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It is interesting to note that a number of European languages – all of them more or less related to English – call the room where we sleep the “sleep room” instead of the “bedroom” or “bedchamber”. In Swedish it’s the “sovrum”, in Dutch the “slaapkamer”, in German the “Schlafzimmer”, and the list continues.


When you think about it, it’s not very surprising that a room designed for the specific purpose of sleeping would be called the “sleep room”. So the interesting question is why this concept has not transferred into English, where we have used the word bedroom (or bedchamber) – i.e. the room in which we had our bed – since approximately 1600.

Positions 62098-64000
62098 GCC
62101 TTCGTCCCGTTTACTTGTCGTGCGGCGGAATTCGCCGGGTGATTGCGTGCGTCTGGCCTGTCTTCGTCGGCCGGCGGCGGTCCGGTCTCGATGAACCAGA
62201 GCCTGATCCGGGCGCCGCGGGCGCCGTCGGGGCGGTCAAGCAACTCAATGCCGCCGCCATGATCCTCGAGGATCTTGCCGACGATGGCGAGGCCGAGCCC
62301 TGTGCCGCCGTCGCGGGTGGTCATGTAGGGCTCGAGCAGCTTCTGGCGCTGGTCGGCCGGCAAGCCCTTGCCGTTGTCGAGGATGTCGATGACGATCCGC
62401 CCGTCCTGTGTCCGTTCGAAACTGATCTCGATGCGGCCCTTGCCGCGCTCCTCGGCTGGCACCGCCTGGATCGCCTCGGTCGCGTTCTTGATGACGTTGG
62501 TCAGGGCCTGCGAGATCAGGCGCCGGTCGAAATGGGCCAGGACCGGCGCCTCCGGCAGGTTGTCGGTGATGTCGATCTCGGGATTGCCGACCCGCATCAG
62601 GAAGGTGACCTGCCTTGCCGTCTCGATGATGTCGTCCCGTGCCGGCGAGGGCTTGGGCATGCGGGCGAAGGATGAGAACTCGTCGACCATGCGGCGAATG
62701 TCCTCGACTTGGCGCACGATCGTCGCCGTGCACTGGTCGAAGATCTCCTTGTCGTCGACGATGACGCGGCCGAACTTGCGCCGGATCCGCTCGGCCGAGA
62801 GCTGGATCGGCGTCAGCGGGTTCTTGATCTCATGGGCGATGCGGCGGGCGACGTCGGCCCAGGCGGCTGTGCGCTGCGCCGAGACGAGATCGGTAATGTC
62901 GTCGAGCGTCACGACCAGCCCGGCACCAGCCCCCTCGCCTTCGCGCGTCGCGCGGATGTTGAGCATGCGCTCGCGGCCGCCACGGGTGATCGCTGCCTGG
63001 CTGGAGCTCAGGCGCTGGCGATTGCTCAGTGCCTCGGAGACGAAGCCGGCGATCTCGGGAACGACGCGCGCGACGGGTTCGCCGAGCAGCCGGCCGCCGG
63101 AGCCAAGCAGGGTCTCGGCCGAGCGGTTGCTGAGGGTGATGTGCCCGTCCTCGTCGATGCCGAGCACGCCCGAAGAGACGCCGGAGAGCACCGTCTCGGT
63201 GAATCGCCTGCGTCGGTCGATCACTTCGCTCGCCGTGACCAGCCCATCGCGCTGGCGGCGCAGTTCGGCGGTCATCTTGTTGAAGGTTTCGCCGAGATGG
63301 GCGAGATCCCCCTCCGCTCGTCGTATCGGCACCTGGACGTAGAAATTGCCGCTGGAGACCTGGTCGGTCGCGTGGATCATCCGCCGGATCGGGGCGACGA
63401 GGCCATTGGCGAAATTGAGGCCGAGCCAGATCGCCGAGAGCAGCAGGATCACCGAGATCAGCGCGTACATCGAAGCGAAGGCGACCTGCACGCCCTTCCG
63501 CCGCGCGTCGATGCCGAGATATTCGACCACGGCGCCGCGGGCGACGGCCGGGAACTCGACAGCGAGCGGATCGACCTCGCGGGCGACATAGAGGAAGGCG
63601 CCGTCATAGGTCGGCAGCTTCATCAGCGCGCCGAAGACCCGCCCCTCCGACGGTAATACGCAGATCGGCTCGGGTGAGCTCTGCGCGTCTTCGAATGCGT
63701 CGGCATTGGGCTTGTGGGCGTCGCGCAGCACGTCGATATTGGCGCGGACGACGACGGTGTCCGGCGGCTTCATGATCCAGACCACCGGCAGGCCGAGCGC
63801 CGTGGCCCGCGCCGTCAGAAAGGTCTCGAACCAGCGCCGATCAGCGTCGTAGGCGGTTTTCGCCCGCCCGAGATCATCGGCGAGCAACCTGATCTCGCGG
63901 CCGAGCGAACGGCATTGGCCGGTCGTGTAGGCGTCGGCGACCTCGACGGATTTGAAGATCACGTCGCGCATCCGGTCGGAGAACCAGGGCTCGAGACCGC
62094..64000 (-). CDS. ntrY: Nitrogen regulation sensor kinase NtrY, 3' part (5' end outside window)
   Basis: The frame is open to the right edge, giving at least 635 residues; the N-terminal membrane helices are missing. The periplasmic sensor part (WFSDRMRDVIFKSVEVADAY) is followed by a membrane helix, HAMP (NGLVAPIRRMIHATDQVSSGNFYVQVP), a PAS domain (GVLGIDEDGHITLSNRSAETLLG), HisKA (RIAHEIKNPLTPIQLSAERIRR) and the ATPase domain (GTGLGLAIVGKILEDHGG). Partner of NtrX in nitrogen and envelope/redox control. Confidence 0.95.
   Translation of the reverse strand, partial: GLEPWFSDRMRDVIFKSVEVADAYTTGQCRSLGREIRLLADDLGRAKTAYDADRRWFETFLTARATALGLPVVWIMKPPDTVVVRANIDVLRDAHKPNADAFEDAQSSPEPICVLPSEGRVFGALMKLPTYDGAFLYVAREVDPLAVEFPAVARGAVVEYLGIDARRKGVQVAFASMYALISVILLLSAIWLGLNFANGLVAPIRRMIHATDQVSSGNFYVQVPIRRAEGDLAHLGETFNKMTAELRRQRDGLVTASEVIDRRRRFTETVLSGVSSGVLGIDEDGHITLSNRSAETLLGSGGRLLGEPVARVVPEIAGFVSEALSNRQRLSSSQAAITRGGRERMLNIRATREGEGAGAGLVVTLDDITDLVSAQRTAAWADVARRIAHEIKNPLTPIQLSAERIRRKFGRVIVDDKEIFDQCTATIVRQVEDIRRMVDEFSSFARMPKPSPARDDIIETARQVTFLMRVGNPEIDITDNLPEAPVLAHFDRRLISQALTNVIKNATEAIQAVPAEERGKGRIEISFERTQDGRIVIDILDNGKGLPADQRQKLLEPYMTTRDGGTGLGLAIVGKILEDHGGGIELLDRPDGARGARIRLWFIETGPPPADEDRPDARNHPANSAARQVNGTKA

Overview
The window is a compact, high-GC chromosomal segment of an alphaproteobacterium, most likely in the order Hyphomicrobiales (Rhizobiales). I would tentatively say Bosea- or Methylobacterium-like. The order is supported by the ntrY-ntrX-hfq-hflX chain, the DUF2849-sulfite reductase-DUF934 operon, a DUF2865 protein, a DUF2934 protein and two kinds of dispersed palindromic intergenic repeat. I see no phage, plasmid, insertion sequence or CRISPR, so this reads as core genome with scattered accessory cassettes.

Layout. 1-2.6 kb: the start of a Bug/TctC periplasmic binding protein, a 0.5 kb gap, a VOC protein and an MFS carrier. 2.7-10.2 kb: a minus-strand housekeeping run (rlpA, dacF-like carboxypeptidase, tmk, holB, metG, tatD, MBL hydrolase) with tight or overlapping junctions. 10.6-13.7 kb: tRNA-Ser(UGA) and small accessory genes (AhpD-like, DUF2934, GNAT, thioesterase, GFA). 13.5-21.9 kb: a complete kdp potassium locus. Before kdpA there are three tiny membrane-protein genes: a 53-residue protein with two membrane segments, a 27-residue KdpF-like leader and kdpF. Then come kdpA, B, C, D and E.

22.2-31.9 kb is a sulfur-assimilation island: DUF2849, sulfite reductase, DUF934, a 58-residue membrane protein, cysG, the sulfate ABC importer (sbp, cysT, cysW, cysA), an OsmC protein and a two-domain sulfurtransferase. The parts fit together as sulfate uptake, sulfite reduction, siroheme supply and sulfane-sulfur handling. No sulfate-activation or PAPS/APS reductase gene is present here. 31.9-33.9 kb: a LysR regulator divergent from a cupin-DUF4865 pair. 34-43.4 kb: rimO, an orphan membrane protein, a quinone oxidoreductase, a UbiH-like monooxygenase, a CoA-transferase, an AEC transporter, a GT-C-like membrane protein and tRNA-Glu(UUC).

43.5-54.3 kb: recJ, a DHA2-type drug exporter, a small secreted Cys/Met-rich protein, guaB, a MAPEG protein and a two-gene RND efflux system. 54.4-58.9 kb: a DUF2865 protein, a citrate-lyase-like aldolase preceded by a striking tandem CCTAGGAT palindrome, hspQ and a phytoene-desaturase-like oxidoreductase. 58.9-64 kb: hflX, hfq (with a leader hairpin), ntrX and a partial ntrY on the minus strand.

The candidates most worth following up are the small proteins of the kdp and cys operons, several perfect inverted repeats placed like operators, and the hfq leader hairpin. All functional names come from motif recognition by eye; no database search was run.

This may have resulted from the nobility’s practice of taking their beds with them when they toured the country: the bed was then erected in a suitable room in the house they were visiting, which thus became the “bed room” – or room with the bed it. When ordinary people were able to construct additional rooms to permanently house their beds, they too would be termed “bedrooms”.


But when you consider that every sleep specialist will tell you that the bedroom should be reserved for sleep, it might help get the message across if we too started calling the bedroom the “sleep room”. After all, it’s not your office, your games room, your cinema or your gym! It’s the place you sleep.

Dr. Neil Stanley

Dr Neil Stanley is an independent sleep expert who has been involved in research for over 35 years. After starting out at the R.A.F. Institute of Aviation Medicine, he moved on to the University of Surrey's Human Psychopharmacology Research Unit, where he was Director of Sleep Research. Today, he travels the world lecturing on various aspects of sleep to both healthcare professionals and the public at large.